• But we won't go into that now. Of that later.
  • "The court has resolved to go on with the trial, but, meantime, I might make _ew remarks about the character-sketch of Smerdyakov drawn with subtlety an_alent by the prosecutor. But while I admire his talent I cannot agree wit_im. I have visited Smerdyakov, I have seen him and talked to him, and he mad_ very different impression on me. He was weak in health, it is true; but i_haracter, in spirit, he was by no means the weak man the prosecutor has mad_im out to be. I found in him no trace of the timidity on which the prosecuto_o insisted. There was no simplicity about him, either. I found in him, on th_ontrary, an extreme mistrustfulness concealed under a mask of naivete, and a_ntelligence of considerable range. The prosecutor was too simple in takin_im for weak-minded. He made a very definite impression on me: I left him wit_he conviction that he was a distinctly spiteful creature, excessivel_mbitious, vindictive, and intensely envious. I made some inquiries: h_esented his parentage, was ashamed of it, and would clench his teeth when h_emembered that he was the son of 'stinking Lizaveta.' He was disrespectful t_he servant Grigory and his wife, who had cared for him in his childhood. H_ursed and jeered at Russia. He dreamed of going to France and becoming _renchman. He used often to say that he hadn't the means to do so. I fancy h_oved no one but himself and had a strangely high opinion of himself. Hi_onception of culture was limited to good clothes, clean shirt-fronts an_olished boots. Believing himself to be the illegitimate son of Fyodo_avlovitch (there is evidence of this), he might well have resented hi_osition, compared with that of his master's legitimate sons. They ha_verything, he nothing. They had all the rights, they had the inheritance,
  • while he was only the cook. He told me himself that he had helped Fyodo_avlovitch to put the notes in the envelope. The destination of that sum- _um which would have made his career- must have been hateful to him. Moreover,
  • he saw three thousand roubles in new rainbow-coloured notes. (I asked hi_bout that on purpose.) Oh, beware of showing an ambitious and envious man _arge sum of money at once! And it was the first time he had seen so muc_oney in the hands of one man. The sight of the rainbow-coloured notes ma_ave made a morbid impression on his imagination, but with no immediat_esults.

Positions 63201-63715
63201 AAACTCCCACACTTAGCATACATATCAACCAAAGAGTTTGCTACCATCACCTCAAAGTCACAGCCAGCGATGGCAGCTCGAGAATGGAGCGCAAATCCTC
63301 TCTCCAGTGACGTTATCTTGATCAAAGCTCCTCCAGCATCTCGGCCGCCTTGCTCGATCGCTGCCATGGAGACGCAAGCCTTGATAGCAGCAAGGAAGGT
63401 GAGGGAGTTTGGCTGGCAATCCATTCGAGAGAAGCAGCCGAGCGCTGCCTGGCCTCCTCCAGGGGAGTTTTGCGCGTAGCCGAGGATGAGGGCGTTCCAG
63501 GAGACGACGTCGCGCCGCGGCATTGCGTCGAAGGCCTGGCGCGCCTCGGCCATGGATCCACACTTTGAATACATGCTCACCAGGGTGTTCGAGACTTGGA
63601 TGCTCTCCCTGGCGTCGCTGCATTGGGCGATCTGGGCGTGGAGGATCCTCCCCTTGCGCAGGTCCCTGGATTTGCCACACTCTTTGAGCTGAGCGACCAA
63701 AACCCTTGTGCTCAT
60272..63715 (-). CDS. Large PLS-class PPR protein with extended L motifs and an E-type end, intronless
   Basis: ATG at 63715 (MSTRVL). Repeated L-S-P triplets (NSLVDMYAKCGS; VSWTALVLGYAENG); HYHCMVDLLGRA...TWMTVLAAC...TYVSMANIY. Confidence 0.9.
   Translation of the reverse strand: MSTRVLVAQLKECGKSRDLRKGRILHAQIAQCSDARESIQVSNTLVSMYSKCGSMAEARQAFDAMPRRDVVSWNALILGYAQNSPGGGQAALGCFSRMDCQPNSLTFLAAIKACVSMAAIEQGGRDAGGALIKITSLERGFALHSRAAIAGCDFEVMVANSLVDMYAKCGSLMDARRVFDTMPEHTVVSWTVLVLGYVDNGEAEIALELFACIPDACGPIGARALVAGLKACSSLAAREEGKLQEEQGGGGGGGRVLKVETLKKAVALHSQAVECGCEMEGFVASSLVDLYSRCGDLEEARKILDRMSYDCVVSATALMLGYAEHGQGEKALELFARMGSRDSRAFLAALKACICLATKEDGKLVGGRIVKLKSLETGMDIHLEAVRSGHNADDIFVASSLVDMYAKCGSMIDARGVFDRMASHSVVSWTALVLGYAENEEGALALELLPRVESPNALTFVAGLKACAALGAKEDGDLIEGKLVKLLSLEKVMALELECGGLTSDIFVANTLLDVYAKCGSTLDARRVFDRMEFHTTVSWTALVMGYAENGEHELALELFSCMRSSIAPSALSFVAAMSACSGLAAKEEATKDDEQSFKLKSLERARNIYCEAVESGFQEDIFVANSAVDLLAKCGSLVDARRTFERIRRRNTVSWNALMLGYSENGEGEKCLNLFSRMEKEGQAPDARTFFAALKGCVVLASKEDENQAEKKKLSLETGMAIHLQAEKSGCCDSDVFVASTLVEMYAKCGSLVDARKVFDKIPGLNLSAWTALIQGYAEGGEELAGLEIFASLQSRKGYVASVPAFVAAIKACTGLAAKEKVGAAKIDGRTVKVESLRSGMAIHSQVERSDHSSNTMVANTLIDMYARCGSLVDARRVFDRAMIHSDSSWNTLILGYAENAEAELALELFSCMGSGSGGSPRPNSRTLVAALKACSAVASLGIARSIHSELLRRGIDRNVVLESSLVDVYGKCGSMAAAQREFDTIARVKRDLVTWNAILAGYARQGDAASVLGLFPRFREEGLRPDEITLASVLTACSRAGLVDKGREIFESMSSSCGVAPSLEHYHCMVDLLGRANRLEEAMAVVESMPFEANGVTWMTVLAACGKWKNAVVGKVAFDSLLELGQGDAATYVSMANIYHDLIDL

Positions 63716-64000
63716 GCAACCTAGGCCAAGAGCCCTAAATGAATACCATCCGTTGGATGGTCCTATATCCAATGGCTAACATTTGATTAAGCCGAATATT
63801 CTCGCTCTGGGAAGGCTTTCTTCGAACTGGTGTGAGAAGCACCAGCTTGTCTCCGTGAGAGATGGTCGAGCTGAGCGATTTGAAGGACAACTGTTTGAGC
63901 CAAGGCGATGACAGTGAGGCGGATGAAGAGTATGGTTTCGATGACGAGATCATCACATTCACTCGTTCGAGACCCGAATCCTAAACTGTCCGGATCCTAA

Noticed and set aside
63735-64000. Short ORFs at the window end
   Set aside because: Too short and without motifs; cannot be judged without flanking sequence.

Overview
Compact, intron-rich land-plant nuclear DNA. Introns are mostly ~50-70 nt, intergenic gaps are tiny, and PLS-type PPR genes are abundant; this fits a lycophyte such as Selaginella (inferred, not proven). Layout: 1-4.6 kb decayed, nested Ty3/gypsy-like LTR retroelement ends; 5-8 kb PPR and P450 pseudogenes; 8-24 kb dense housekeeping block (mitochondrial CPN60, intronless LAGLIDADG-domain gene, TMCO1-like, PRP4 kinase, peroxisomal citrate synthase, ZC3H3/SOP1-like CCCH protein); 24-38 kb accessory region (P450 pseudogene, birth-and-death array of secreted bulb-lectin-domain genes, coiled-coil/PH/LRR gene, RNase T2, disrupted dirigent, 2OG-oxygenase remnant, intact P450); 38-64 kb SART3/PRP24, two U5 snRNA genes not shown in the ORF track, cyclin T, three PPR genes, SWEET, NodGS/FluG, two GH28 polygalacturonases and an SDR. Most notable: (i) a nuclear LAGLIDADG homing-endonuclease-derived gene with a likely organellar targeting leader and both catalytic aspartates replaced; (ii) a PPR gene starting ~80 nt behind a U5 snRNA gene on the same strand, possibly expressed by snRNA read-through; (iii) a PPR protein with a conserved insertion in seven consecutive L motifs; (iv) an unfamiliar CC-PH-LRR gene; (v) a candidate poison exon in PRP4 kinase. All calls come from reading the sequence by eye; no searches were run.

• "The talented prosecutor, with extraordinary subtlety, sketched for us all th_rguments for and against the hypothesis of Smerdyakov's guilt, and asked u_n particular what motive he had in feigning a fit. But he may not have bee_eigning at all, the fit may have happened quite naturally, but it may hav_assed off quite naturally, and the sick man may have recovered, no_ompletely perhaps, but still regaining consciousness, as happens wit_pileptics.
  • "The prosecutor asks at what moment could Smerdyakov have committed th_urder. But it is very easy to point out that moment. He might have waked u_rom deep sleep (for he was only asleep- an epileptic fit is always followe_y a deep sleep) at that moment when the old Grigory shouted at the top of hi_oice 'Parricide!' That shout in the dark and stillness may have wake_merdyakov whose sleep may have been less sound at the moment: he migh_aturally have waked up an hour before.
  • "Getting out of bed, he goes almost unconsciously and with no definite motiv_owards the sound to see what's the matter. His head is still clouded with hi_ttack, his faculties are half asleep; but, once in the garden, he walks t_he lighted windows and he hears terrible news from his master, who would be,
  • of course, glad to see him. His mind sets to work at once. He hears all th_etails from his frightened master, and gradually in his disordered brai_here shapes itself an idea- terrible, but seductive and irresistibly logical.
  • To kill the old man, take the three thousand, and throw all the blame on t_is young master. A terrible lust of money, of booty, might seize upon him a_e realised his security from detection. Oh! these sudden and irresistibl_mpulses come so often when there is a favourable opportunity, and especiall_ith murderers who have had no idea of committing a murder beforehand. An_merdyakov may have gone in and carried out his plan. With what weapon? Why,
  • with any stone picked up in the garden. But what for, with what object? Why,
  • the three thousand which means a career for him. Oh, I am not contradictin_yself- the money may have existed. And perhaps Smerdyakov alone knew where t_ind it, where his master kept it. And the covering of the money- the tor_nvelope on the floor?